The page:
If you’ve ever watched the popular TV series “Through the Wormhole with Morgan Freeman” on Discovery or “NOVA” on PBS, you may have come across Dr. Michio Kaku. Kaku, a world-famous theoretical physicist, is brilliant at explaining mind-boggling scientific concepts in everyday terms.
As this spring’s Schiffman Ethics in Society guest lecturer, Kaku will be on campus March 2 to talk about the ethics of science in the next 20 years to what is sure to be a packed audience. He will hold a panel discussion in Dorsey Gym at 3:30, and a lecture in Launer Auditorium at 7:30 p.m. Doors open at 6:30 p.m. for the lecture. No tickets are necessary but come early to be assured a seat. Both events are free and open to the public.
Kaku, whose doctorate-level physics textbooks are required reading for many of the world’s leading physics laboratories, is of one the original minds behind string field theory, a major division of string theory – a theory that attempts to explain all of the forces and types of matter in the universe.
Sometimes referred to as “the theory of everything,” a term coined by physicist Stephen Hawking, this theory would explain every question the mind can conceive of, from the Big Bang, black holes and gravitational waves to time travel and the existence of other universes and dimensions. In fact, the theory incorporates other universes and dimensions. Scientists beginning with Einstein have been hunting this elusive theory to reconcile highly studied fields of physics that contradict each other, such as quantum mechanics and the theory of relativity.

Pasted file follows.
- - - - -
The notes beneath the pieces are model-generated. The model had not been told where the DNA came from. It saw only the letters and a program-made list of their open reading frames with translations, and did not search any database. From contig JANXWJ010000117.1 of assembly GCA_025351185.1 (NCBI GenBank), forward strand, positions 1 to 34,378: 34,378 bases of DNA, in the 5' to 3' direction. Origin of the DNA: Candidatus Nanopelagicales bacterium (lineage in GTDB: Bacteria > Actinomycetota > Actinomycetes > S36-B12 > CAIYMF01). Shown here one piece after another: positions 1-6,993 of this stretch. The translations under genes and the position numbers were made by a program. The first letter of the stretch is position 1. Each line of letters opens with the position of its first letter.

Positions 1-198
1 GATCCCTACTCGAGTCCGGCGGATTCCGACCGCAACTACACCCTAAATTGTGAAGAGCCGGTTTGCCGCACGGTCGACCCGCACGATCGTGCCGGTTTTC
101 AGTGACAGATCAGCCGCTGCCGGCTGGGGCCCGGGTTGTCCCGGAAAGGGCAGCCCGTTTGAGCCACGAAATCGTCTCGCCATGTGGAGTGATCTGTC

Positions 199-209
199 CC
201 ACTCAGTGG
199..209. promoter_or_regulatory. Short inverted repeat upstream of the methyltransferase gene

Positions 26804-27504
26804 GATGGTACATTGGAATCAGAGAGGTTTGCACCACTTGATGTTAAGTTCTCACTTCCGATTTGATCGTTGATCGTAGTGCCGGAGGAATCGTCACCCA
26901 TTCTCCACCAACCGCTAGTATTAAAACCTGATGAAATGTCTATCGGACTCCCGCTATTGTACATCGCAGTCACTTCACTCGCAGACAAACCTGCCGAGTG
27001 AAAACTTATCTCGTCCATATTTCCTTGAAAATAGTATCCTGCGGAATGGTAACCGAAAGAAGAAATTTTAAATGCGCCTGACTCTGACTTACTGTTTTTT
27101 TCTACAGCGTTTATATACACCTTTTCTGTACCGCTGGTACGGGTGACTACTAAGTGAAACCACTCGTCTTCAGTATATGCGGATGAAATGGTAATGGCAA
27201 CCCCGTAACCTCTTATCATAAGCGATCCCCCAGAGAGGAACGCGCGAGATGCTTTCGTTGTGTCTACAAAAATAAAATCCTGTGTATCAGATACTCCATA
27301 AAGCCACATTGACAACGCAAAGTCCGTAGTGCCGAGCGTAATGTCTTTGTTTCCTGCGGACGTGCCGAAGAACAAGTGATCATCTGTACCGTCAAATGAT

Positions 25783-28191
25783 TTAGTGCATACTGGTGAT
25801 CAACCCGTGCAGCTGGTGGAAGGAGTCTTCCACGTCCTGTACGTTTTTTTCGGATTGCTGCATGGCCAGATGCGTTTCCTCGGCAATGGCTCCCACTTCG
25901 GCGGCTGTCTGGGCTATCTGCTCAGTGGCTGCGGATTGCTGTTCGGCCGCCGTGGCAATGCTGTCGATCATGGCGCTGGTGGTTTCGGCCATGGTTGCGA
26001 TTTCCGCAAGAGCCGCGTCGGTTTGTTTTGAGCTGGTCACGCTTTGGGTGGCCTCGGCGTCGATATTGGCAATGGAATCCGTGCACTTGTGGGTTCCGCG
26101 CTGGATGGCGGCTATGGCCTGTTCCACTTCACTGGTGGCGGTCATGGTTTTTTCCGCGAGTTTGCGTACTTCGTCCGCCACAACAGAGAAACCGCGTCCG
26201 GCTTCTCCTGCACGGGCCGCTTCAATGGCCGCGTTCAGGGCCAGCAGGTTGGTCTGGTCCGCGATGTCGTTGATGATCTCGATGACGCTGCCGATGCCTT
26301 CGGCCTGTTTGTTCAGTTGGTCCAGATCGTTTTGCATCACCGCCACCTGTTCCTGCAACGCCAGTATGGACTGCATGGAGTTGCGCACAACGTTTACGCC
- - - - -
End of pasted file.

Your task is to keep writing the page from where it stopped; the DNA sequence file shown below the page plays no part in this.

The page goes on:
Kaku’s vision for the theory is to devise an equation so simple and elegant that it comes to no more than one inch in length. And he’s open to suggestions. Brilliant minds are welcome to submit their equations to Kaku on his website. He’s received thousands, but no winners yet.
Kaku is also well-known for his work in predicting trends affecting business, commerce and finance based on the latest scientific research.
Kaku holds the Henry Semat Chair in Theoretical Physics at the City University of New York, where he has taught for nearly 30 years. He has also taught at Harvard and Princeton. He has degrees in physics from Harvard and the University of California at Berkeley.
For more information, please visit the Schiffman Lecture Series website.